Movie review: Collateral Beauty falls short of its full potential

Collateral Beauty stars Will Smith at the center of a multi-plot trope that grows tiresome in the hands of director David Frankel. Photo courtesy 20th Century Fox Collateral Beauty stars Will Smith at the center of a multi-plot trope that grows tiresome in the hands of director David Frankel. Photo courtesy 20th Century Fox

Normally when a film comes out in mid-December with a cast full of movie stars and a vaguely philosophical name, it’s either a Christmas movie or an Oscar bid. Collateral Beauty makes a play for both, a move that could have been bold had it been the first holiday film to have genuine pedigree in decades. Instead, director David Frankel falls back on the most tired tropes of both holiday flicks and award bait, dragging down a promising premise and an impossibly talented cast.

Collateral Beauty
PG-13, 97 minutes
Regal Stonefield 14 and IMAX, Violet Crown Cinema

Collateral Beauty tells the story of Howard (Will Smith), founder and CEO of a successful marketing startup who becomes a shell of his former self following the death of his young daughter. Two years into his descent, he spends his time making elaborate domino designs in his office while writing letters to love, death and time—the three “abstractions” on which he once based his marketing philosophy and by which he now feels betrayed. He never manages to do any work in the meantime, a fact that concerns the other executives of the company (Edward Norton, Kate Winslet, Michael Peña), who hire actors to embody Love (Keira Knightley), Death (Helen Mirren) and Time (Jacob Latimore) in order to reach Howard, to both save the company and ease his suffering.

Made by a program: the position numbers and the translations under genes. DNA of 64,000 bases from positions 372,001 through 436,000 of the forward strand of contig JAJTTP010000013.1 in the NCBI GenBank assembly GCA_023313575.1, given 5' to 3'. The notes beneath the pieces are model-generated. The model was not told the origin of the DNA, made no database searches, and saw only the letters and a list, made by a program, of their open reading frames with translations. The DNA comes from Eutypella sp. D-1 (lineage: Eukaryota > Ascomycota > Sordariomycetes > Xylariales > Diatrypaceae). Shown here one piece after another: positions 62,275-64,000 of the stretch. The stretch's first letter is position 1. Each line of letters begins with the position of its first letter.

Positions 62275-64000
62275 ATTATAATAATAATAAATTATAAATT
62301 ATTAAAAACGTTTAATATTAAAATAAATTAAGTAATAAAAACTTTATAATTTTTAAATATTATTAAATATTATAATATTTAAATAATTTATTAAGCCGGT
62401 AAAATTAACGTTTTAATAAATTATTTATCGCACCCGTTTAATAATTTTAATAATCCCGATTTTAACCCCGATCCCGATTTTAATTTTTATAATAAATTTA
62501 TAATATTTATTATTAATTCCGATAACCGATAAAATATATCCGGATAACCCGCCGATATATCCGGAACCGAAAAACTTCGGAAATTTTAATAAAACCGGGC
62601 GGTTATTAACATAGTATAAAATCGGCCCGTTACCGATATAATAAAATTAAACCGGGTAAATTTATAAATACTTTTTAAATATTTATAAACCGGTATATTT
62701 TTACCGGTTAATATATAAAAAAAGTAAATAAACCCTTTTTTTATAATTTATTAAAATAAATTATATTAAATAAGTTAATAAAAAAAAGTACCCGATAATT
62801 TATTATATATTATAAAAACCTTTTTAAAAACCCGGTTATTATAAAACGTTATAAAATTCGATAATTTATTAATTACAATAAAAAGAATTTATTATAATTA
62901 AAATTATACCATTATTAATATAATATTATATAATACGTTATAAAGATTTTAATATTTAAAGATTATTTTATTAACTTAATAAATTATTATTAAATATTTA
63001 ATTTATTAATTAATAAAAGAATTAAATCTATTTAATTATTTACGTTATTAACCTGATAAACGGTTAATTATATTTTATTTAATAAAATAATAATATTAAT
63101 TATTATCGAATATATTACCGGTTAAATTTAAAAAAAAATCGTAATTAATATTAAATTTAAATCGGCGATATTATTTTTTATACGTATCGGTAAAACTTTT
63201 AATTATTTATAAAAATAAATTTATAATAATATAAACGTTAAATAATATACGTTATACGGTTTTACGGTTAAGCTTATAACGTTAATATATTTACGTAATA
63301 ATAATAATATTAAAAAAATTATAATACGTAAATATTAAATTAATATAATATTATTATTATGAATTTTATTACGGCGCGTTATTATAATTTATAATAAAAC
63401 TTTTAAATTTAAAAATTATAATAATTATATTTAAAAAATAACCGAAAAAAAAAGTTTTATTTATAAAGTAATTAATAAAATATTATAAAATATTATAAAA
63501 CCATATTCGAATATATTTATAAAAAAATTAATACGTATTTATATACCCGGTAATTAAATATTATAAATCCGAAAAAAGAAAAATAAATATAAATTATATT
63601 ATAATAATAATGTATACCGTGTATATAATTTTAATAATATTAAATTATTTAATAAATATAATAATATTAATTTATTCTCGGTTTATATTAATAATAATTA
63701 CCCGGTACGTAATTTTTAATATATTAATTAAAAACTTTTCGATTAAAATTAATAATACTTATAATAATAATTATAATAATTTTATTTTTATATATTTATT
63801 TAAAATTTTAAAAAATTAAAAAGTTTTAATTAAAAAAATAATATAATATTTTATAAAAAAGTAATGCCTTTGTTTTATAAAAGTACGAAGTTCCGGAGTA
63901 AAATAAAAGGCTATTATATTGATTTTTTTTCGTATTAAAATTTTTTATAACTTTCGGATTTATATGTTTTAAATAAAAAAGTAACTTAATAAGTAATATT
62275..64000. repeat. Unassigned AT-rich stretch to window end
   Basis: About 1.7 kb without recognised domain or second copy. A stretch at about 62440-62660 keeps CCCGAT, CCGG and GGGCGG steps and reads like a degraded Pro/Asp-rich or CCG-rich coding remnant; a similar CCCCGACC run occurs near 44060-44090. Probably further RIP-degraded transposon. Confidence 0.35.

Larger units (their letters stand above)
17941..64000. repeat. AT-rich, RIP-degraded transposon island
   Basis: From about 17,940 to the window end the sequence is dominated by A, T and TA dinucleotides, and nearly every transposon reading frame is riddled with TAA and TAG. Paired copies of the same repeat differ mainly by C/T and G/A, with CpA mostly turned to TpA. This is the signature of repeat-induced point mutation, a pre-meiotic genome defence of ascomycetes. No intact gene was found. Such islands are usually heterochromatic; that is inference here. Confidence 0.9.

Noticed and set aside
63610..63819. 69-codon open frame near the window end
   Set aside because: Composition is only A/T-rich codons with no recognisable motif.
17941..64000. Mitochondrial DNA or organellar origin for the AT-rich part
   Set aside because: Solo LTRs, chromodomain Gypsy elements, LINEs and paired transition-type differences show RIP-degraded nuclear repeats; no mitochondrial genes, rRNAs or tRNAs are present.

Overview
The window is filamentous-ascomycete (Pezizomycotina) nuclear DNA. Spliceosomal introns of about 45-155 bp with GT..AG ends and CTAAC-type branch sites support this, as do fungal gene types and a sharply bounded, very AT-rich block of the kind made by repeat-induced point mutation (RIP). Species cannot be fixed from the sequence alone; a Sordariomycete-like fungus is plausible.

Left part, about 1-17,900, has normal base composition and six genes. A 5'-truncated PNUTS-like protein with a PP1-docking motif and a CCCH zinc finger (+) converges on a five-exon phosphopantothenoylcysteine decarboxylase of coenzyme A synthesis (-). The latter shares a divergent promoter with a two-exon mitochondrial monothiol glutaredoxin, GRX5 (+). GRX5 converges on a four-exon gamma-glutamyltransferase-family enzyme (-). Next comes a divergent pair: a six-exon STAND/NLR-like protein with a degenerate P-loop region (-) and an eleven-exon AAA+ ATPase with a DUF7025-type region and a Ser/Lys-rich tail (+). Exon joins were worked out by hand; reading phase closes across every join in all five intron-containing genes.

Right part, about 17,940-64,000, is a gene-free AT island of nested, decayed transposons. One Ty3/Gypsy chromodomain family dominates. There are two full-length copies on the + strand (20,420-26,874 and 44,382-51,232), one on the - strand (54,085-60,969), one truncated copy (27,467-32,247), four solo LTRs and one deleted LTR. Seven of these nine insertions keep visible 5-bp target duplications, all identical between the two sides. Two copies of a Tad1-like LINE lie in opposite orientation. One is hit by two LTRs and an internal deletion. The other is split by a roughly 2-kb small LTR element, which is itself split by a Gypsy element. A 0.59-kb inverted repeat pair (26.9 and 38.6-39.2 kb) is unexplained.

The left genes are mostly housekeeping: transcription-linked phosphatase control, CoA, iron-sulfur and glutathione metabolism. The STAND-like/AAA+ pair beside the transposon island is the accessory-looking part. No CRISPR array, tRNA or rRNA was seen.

Where this goes from here might be a surprise if you’ve never seen a movie before; it turns out that the three executives have problems in their own lives that require solutions rooted in a deeper appreciation of love (reconnecting with an estranged daughter), death (accepting a terminal illness) and time (something about a biological clock, this one doesn’t add up to much). When Collateral Beauty does occasionally work, it’s thanks to the spectacular cast adding depth to the broad-yet-shallow emotions in the script, leading the viewer to believe that this all might arrive somewhere worthwhile.

Interestingly, the least involved plot thread in Collateral Beauty is Howard’s, primarily because his entire journey leads to a twist instead of the resolution it so desperately needs. A fitting resolution would have been the consequence of the actions made by the characters during the audience’s journey with them, while a twist reduces all sophistication and complexity so the filmmakers can avoid confronting the difficult moral questions they raise. All of the heady dialogue and weighty themes boil down to a good cry and a hug after an infuriatingly simple wrap-up.

Collateral Beauty is the sort of movie where you can see the gears turning in the heads of the producers in real time—big star with a dead kid, lots of crying, pop philosophy and a twist ending. The subplots are the star of the show—they should have been more prominent and needed the most attention. The whole thing would have benefited by exploring the idea that the actors may themselves be supernatural instead of outright broadcasting it as soon as possible (if you consider that a spoiler, you need to get out more). That Collateral Beauty is not very good may not be a surprise to most, but its wasted potential makes it all the more disappointing than your average bad movie.


Playing this week

Regal Stonefield 14 and IMAX
The Shops at Stonefield, 244-3213
Arrival, Assassin’s Creed, Doctor Strange, Fantastic Beasts and Where to Find Them, Manchester by the Sea, Moana, Nocturnal Animals, Office Christmas Party, Rogue One: A Star Wars Story

Violet Crown Cinema
200 W. Main St., Downtown Mall, 529-3000
Fantastic Beasts and Where to Find Them, Manchester by the Sea, Moana, Office Christmas Party, Rogue One: A Star Wars Story